From Statistics To Data Science
If you have a background in statistics, you may be in a good position to capitalise on the current demand for data scientists. Data science jobs and careers are often well paid, and practioners are in high demand. One way to move from statistics to data science would be to upskill from pure statistics and familiarise yourself with one of the commonly used statistical analysis suites, such as R.
Get Into R
R is a freely available, Open Source statistical analysis language that is widely used in both public and private sector organisations. R uses scripts to load, analyse and visualise data, such as in these examples from wikipedia:
R is perhaps overkill for smaller, simpler projects, but comes into its own when you are working with large datasets and complicated analysis.
You’ll find many guides to getting started with R on the internet – I have found the “Software Carpentry” series of tutorials to be particularly useful in the past.
Find a Problem
Data science is about problem solving and supporting decision making. Starting to learn R is a good step towards understanding tools available to the data scientist, but you should also explore these overarching aims.
A good starting point is to think of a problem you have or a decision you yourself need to make. It doesn’t have to be a big or important one: the important thing is to get thinking about how you can provide insight. A simple example might be deciding how much or how often to buy milk or other groceries. Alternatively you may find you can add insight to your sporting activities such as running times or steps recorded by your fitbit.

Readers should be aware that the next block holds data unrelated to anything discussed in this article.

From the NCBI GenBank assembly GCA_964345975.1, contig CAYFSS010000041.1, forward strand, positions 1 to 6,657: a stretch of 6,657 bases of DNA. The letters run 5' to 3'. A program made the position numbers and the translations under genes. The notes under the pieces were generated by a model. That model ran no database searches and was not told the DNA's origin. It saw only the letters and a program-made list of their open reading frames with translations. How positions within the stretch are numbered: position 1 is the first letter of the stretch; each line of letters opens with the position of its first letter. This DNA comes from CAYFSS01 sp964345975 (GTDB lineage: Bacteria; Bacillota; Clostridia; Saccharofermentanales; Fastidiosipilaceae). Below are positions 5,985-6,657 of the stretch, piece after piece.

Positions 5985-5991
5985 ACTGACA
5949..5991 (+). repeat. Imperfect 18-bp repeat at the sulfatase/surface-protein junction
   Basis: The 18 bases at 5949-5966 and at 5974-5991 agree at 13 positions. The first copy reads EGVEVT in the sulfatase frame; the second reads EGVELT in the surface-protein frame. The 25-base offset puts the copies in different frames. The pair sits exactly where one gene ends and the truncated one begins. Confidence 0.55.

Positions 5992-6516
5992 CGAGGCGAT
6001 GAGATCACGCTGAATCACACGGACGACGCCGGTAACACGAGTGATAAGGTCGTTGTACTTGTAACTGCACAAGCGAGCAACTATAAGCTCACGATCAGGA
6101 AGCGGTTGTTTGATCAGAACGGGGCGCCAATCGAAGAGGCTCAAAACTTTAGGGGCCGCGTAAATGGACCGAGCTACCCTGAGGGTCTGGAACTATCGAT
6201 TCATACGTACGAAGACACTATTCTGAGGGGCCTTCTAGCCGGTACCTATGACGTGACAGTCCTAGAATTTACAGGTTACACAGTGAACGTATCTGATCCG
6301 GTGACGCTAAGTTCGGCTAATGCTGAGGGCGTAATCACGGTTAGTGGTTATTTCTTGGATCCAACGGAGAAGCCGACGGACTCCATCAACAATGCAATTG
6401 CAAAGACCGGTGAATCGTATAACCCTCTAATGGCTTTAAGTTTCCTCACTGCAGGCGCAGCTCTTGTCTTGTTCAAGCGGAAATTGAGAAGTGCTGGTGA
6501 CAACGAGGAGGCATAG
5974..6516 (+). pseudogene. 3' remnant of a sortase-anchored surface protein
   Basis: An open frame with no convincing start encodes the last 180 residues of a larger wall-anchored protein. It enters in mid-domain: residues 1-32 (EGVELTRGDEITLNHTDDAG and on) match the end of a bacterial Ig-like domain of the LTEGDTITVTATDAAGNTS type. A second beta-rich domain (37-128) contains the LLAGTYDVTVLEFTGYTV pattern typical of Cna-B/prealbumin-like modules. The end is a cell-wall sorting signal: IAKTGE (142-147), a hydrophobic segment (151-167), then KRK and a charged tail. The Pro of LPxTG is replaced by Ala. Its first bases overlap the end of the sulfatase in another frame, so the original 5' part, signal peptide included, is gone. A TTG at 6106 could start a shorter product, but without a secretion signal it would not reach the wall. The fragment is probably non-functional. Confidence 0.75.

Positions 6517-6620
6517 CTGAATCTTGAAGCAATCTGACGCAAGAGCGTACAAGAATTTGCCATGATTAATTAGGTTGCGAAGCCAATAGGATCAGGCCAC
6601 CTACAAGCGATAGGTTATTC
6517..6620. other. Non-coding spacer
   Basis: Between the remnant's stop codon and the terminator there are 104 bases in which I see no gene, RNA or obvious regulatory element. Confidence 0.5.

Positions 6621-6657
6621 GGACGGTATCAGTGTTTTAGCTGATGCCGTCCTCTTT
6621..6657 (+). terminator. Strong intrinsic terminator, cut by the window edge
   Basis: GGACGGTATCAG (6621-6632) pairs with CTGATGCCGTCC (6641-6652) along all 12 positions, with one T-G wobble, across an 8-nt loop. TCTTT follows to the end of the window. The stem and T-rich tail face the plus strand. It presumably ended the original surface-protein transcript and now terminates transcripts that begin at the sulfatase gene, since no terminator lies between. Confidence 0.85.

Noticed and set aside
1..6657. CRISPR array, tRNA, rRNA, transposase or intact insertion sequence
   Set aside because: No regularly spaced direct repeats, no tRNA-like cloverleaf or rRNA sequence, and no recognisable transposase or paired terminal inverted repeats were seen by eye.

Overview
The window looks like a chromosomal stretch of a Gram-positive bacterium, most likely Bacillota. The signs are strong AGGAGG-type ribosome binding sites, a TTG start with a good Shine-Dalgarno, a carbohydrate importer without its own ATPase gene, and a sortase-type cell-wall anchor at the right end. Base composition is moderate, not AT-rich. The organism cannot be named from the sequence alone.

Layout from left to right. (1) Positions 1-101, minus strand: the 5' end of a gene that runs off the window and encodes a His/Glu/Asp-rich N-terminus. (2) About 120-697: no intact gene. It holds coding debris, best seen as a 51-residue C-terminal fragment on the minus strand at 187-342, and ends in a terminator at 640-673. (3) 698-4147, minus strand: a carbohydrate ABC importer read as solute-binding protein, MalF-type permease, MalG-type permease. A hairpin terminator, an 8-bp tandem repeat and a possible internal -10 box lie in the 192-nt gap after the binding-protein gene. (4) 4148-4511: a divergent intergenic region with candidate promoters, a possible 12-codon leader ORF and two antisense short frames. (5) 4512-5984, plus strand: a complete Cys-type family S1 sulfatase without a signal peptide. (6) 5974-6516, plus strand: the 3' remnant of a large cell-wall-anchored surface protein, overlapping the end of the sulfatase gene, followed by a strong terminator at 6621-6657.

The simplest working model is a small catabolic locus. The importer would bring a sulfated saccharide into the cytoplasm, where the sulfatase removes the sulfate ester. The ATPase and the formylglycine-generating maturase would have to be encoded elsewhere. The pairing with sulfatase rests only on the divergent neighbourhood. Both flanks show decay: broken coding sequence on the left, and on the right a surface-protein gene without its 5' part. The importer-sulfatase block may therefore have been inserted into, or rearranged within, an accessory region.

If you have supportive or inquisitive friends you may also find you can apply your growing data science skills to some of their problems or decisions, too.
Show Me The Data
As your familiarity with data science grows you may wish to look to larger data sets, and thankfully recent years have seen the release of huge quantities of public and government-held data into the public domain. I have made my own small list of data sources here, but there are many others and a quick google search is likely to turn up all sorts of public data.
As well as providing interesting subjects and problems to explore, these data sets will often be large, and in a range of different formats allowing you to stretch and expand your R knowledge.
A Means to An End
Data science, coding, graphs and visualisations are sexy, but they are still just a means to an end. Data science supports decisions makers and decision making; it provides insight into complex problems, and helps to identify and highlight key issues.
Providing insight, and supporting decision making should be your focus when thinking about moving into data science. Sexy graphs and analysis are great as long as they work towards this.